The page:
The problem with deeply incised gorge and chasm country in heat like this, as a photography enthusiast, is that you’ll always face a bit of a conundrum. Very early morning and equally late afternoon is the best time for walking, when it’s still reasonably cool and the flies haven’t seemed to realise its daytime yet. On the downside, the canyons will be a labyrinth of shadow and poor lighting until the middle of the day.
Echidna Chasm is best walked from about 10:30 to 11am. This is when the light hits the long, deep and narrow chasm just right, setting off a deep amber glow throughout the twisting confines.
There’s two other gorge walks out here, Mini Palms and Homestead Valley, which we squeezed in before Echidna. Mini Palms has some rock scrambling and exposed creek walking, and while the titular palms are nothing more than a couple of young palm trees, the gorge itself is pretty tremendous. Homestead Valley is similar, with high cliffs of bulbous, conglomerate rock, where Livingstonia palms cling precariously to tiny gaps in the rock.
The next afternoon, we headed to the other end of the park, where you’ll find the beehive-like domes Purnululu is known for. Variegating bands of orange and black paint the domes, a crust of algae and silica, more specifically known as Cyanobacteria. These are single celled photosynthetic organisms, and it’s their presence and stability that protect the ancient formations.
On the drive out, there’s loads of places to stop and admire the stunning geological architecture, and once you’re there you’ll find a good selection of walking trails. Hidden within the dome-field is Cathedral Gorge, a natural amphitheatre and huge rounded chasm with a pool of dark water in its centre. Again, it’s one of those places that seems like it was created for the sake of spectacular photography.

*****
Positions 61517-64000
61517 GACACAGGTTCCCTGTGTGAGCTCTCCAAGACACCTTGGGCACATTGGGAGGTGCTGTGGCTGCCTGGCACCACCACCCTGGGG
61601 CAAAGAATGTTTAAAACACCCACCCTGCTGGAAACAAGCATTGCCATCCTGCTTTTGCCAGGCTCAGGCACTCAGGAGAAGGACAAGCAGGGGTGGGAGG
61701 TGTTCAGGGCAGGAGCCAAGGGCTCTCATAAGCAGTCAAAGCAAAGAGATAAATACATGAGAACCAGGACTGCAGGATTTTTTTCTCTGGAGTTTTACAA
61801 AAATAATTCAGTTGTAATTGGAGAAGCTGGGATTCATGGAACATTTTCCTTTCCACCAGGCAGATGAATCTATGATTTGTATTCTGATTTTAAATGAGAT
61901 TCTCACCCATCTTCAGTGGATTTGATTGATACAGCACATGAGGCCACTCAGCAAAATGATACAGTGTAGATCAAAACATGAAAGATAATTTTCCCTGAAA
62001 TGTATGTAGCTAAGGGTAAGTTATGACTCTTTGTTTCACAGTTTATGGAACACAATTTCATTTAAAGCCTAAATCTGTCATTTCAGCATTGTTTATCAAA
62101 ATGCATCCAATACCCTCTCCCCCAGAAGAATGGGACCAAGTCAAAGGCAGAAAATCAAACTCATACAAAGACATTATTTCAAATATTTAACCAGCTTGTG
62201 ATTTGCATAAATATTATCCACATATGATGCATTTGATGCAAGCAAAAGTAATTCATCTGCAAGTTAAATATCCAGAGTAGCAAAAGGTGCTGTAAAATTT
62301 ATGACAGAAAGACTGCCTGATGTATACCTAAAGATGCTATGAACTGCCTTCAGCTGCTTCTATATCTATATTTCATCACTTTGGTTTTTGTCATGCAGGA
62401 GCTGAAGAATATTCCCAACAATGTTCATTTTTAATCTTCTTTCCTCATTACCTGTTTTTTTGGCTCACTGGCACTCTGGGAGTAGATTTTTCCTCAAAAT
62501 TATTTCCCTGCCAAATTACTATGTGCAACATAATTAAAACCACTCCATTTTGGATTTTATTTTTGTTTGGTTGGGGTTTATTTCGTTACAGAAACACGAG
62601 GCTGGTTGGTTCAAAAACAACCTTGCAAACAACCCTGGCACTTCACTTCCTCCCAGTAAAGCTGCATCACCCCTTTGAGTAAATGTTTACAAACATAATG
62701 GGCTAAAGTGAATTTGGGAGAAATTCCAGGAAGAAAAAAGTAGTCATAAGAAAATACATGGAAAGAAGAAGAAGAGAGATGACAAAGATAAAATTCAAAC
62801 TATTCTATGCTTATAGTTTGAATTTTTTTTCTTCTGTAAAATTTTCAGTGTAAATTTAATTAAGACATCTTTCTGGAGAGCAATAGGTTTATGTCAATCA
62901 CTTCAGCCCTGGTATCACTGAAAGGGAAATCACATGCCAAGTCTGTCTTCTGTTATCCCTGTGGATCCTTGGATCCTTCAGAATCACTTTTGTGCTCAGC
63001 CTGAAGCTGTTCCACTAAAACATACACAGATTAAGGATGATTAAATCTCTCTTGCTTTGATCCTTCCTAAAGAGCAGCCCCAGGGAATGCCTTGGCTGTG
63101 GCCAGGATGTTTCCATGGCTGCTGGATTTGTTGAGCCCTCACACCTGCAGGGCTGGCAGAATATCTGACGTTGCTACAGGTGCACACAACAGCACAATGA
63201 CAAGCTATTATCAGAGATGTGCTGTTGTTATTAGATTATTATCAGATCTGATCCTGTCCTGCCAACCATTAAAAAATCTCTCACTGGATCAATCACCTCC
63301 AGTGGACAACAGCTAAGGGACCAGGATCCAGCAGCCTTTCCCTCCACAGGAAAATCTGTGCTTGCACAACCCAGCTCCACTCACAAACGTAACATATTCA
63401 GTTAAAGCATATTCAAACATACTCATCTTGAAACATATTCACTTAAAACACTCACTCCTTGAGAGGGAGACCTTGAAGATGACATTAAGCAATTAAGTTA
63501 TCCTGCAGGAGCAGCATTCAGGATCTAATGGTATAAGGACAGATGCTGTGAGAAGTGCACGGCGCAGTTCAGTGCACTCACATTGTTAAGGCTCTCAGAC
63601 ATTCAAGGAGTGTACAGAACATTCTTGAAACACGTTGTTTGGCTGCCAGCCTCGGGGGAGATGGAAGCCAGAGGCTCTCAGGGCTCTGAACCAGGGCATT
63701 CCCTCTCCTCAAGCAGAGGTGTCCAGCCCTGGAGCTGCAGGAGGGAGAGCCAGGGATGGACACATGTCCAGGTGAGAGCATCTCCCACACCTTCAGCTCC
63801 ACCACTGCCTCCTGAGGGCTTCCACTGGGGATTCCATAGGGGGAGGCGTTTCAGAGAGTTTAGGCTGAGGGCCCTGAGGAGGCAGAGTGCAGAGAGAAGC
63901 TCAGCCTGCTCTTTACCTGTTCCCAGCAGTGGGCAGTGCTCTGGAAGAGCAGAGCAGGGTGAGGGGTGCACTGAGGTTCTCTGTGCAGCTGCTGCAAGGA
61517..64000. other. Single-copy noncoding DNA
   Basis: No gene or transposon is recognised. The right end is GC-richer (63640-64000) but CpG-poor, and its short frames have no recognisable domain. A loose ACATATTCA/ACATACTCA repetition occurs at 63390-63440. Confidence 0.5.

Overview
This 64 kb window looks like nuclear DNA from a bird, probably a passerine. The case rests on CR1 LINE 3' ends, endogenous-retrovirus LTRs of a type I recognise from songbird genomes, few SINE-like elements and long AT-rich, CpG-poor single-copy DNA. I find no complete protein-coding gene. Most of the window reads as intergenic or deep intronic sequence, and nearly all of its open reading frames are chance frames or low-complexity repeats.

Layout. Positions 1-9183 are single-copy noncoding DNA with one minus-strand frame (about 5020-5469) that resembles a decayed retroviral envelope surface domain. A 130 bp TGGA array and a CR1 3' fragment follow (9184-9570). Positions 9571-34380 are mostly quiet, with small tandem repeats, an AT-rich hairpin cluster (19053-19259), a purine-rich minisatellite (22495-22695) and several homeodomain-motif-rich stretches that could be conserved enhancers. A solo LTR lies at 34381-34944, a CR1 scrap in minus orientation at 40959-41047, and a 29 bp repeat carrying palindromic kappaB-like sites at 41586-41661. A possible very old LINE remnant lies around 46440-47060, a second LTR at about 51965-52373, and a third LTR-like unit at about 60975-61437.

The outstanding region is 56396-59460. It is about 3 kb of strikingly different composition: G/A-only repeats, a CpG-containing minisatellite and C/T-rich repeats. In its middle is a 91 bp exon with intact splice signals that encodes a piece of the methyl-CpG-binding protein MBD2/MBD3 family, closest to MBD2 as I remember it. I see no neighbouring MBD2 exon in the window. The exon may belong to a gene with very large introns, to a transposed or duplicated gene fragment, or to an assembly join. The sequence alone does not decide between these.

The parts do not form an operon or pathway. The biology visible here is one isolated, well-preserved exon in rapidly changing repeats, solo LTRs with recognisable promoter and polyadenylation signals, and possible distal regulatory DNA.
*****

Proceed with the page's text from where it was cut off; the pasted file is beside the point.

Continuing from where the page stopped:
Lastly, there’s the 20km walk into the heart of the ranges that explores some of the remote gorges further afield. I went in expecting to get a good few kilometres done, but the heat was unbearable by 9am and the flies were getting biblical, so I gave up and settled for the nearby domes instead, leaving it as one more place that begs further exploration some day down the track.
Another way to experience this bizarre and beautiful landscape is from the air. There’s a handful of companies that offer scenic flights, some from within the park and some from further afield, offering an unparalleled view of the country.
To fully experience a place like this, though, you really need to hit it on foot. It’s a rugged, wild and untouched corner of the country, yet still reasonably accessible – the type of place of which there seems to be fewer and fewer remaining. Give it another ten years and the roads might be paved and someone will probably build a big ‘ol resort just down the road, although whether that’s a downside or an upside is up to you.